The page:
According to a report by Harvard’s Graduate School of Education, vocational education is becoming important to economic access in Europe. This report is called Pathways to Prosperity.
Here’s an excerpt from Pathways to Prosperity:
By now, the vast majority of American young people and their families have gotten the very clear message that a high school diploma alone is no longer a sufficient passport to the middle class. Surveys show that middle school students overwhelming aspire to go to college. And college enrollment has continued to escalate. So our national failure to better prepare our young people cannot be explained by poor communications or low aspirations. Rather, the paradox is that even though young people understand they need post-secondary education to make it in 21st century America, huge percentages continue to drop out of high school and college.
This is true. Only 30% of adults in their mid 20’s obtain college degrees. According to the Pathways to Prosperity
report, 56% of students in four year colleges in the U.S. meet their goals and has the highest college dropout rate in the international community.
The report goes on to say, “We fail these young people not because we are indifferent, but because we have focused too exclusively on a few narrow pathways to success.” American federal spending on education has focused its interest on STEM since the late 1950’s. This has narrowed the pathways to success by increasing educational opportunities in the STEM subjects. Despite this fact, federal spending hasn’t been able to create as many jobs in the STEM fields to keep up with the rate of students pursuing careers in those fields.
Pathways to Prosperity states that the problem with the educational system is, “that our system has not evolved to serve young adults in this radically different world. Behaving as though four-year college is the only acceptable route to success…” There was a time when it was necessary for society to promote college as a route to success. Now it may be necessary to promote vocational education in that same manner rather than create a culture of educated individuals with no skills to acquire a job.
Two Final Quotes
Given the barriers—including weak or nonexistent career counseling, rising college costs, inadequate financial aid, and the frequent need to balance their courses with jobs that are often totally disconnected from their programs of study—it is a minor miracle that so many still manage to complete a degree.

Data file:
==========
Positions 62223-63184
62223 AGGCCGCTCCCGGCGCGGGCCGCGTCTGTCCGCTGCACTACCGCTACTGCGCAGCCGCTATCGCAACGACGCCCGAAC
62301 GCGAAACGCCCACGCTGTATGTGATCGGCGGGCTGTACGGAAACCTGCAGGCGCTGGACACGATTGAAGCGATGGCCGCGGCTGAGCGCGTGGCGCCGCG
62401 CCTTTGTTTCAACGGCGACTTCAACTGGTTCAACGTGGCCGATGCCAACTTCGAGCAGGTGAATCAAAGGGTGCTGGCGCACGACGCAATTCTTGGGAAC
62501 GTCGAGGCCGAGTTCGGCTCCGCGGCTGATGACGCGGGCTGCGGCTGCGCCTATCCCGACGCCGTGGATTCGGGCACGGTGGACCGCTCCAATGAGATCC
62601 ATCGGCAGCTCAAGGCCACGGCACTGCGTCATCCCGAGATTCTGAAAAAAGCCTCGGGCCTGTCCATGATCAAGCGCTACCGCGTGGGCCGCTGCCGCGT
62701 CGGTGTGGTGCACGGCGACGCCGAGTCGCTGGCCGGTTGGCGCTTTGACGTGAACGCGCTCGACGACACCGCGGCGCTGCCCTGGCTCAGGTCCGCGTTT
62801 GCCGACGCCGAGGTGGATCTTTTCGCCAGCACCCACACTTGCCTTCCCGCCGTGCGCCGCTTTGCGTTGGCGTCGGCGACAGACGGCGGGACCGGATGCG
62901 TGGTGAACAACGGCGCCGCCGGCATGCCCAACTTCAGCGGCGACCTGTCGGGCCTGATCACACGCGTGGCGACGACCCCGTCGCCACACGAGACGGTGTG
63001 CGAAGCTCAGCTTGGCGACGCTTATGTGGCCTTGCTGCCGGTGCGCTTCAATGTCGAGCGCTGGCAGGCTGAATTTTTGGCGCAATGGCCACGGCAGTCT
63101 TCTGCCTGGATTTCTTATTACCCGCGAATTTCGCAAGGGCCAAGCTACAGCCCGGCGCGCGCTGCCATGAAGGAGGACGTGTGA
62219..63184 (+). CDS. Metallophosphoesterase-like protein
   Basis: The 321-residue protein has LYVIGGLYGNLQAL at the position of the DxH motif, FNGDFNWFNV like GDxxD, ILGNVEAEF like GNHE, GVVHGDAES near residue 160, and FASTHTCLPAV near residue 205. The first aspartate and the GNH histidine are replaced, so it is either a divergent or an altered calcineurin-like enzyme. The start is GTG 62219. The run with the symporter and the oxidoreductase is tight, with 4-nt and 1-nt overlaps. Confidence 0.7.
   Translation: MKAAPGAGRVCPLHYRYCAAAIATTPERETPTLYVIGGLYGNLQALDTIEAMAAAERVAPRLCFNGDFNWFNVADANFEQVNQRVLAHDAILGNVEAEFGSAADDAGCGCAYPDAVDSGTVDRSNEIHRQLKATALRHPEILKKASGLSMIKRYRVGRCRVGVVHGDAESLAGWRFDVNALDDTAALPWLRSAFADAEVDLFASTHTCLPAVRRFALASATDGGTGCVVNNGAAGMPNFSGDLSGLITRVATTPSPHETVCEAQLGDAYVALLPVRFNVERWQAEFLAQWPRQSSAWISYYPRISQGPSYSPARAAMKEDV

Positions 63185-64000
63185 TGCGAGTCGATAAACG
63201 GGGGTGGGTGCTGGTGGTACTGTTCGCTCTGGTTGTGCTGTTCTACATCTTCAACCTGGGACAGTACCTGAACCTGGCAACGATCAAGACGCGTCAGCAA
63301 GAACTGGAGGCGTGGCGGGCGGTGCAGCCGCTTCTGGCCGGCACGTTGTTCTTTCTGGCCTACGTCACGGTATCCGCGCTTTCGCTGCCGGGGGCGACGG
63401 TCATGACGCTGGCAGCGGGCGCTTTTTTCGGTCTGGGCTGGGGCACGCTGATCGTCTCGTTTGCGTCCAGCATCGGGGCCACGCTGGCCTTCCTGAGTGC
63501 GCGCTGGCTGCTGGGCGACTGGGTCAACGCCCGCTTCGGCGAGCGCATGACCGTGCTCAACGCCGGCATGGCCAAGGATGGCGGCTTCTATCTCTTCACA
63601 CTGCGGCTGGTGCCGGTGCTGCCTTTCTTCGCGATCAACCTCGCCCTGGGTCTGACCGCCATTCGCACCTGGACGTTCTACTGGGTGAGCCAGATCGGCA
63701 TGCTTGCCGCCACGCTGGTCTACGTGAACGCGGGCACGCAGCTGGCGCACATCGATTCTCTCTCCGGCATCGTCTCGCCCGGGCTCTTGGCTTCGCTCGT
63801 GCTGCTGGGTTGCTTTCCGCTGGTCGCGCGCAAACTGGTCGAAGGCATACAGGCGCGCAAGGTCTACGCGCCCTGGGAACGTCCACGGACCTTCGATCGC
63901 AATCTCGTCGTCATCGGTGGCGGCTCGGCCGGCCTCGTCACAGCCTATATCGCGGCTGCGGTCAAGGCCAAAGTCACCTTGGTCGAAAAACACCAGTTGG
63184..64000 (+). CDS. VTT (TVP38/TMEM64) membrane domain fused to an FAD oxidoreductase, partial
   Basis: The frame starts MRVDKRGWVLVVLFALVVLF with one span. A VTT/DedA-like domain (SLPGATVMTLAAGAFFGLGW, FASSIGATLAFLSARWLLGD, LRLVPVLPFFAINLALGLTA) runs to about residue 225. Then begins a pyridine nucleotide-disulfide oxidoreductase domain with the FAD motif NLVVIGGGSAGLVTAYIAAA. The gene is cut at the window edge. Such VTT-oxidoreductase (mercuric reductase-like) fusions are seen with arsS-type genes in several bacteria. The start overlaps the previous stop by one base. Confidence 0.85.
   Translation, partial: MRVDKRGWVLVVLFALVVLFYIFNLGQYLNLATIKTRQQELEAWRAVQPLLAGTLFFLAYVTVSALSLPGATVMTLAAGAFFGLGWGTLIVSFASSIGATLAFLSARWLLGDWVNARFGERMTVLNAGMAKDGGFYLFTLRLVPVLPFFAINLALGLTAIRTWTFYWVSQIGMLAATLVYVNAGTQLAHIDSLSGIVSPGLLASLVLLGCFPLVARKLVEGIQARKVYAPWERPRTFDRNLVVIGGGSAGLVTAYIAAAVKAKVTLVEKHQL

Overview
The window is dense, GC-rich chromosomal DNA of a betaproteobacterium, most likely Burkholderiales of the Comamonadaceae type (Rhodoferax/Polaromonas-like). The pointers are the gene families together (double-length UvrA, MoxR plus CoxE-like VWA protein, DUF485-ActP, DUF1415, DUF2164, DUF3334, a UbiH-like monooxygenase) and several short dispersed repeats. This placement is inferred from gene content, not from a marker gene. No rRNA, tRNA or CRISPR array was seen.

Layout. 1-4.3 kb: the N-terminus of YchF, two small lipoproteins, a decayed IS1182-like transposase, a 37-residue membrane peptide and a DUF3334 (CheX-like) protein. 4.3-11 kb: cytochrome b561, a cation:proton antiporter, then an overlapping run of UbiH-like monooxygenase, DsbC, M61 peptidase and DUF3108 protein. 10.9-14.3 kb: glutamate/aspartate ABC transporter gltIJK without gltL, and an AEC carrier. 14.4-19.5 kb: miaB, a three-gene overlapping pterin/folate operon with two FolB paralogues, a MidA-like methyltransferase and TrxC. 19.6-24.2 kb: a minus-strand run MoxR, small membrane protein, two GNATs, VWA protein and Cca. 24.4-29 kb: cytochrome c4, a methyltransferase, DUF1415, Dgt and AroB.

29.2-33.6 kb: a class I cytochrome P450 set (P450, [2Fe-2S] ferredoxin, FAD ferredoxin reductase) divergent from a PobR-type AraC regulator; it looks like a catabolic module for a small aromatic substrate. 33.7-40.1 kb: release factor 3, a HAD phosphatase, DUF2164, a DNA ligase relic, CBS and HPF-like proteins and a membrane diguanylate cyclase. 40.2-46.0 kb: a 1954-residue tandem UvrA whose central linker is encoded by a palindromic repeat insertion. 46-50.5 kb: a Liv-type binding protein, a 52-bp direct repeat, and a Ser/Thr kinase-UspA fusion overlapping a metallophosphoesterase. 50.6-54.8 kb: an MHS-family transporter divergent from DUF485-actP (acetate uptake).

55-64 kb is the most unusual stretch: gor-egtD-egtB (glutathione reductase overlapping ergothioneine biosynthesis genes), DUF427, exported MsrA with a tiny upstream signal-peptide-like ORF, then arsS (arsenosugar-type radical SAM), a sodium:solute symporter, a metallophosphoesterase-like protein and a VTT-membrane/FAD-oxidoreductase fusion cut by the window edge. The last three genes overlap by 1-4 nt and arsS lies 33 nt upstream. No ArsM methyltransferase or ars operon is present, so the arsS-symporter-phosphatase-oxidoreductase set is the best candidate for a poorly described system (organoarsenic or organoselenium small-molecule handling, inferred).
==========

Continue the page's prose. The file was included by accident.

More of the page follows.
These are the challenges of secondary education. As mentioned in a previous diary, it is necessary to look at the root causes of a system that does not lend itself to the needs of society. One of the roots is the dramatic shift from self-reliance to subsidized “success.” People have gone from being able to make a living to being able to educate themselves into being overqualified or unqualified for jobs. Education is extremely important but not at the expense of being able to live and be self-reliant.
As a nation, we currently spend over $400 billion annually on post-secondary education, but the returns on this investment are inconsistent. Efforts to hold colleges accountable for their graduation rates are finally gaining some traction. Complete College America, established in 2009 with support from the Bill and Melinda Gates Foundation and others, is working to dramatically increase the nation’s college completion rate through state policy changes. And at least three states—Indiana, Ohio, and Tennessee—have changed their funding formulas to reward completion, not just enrollment.
If the returns on any investment are inconsistent, then it is time to look at the investment and decide whether not the desired result is possible. Holding colleges accountable for graduation rates is useful, but the focus should be on whether or not those students who do not graduate should have been encourage to try other educational programs such as vocations.
Pathways to Prosperity expresses that the most advanced nations place emphasis on vocational education. Maybe it’s time for Americans to reconsider where the focus of secondary education should be. If the idea is to compete globally, why are we doing everything to disadvantage our students in this competition?
Please read the rest of the findings in the full report at Pathways to Prosperity
-by Bryant Muldrew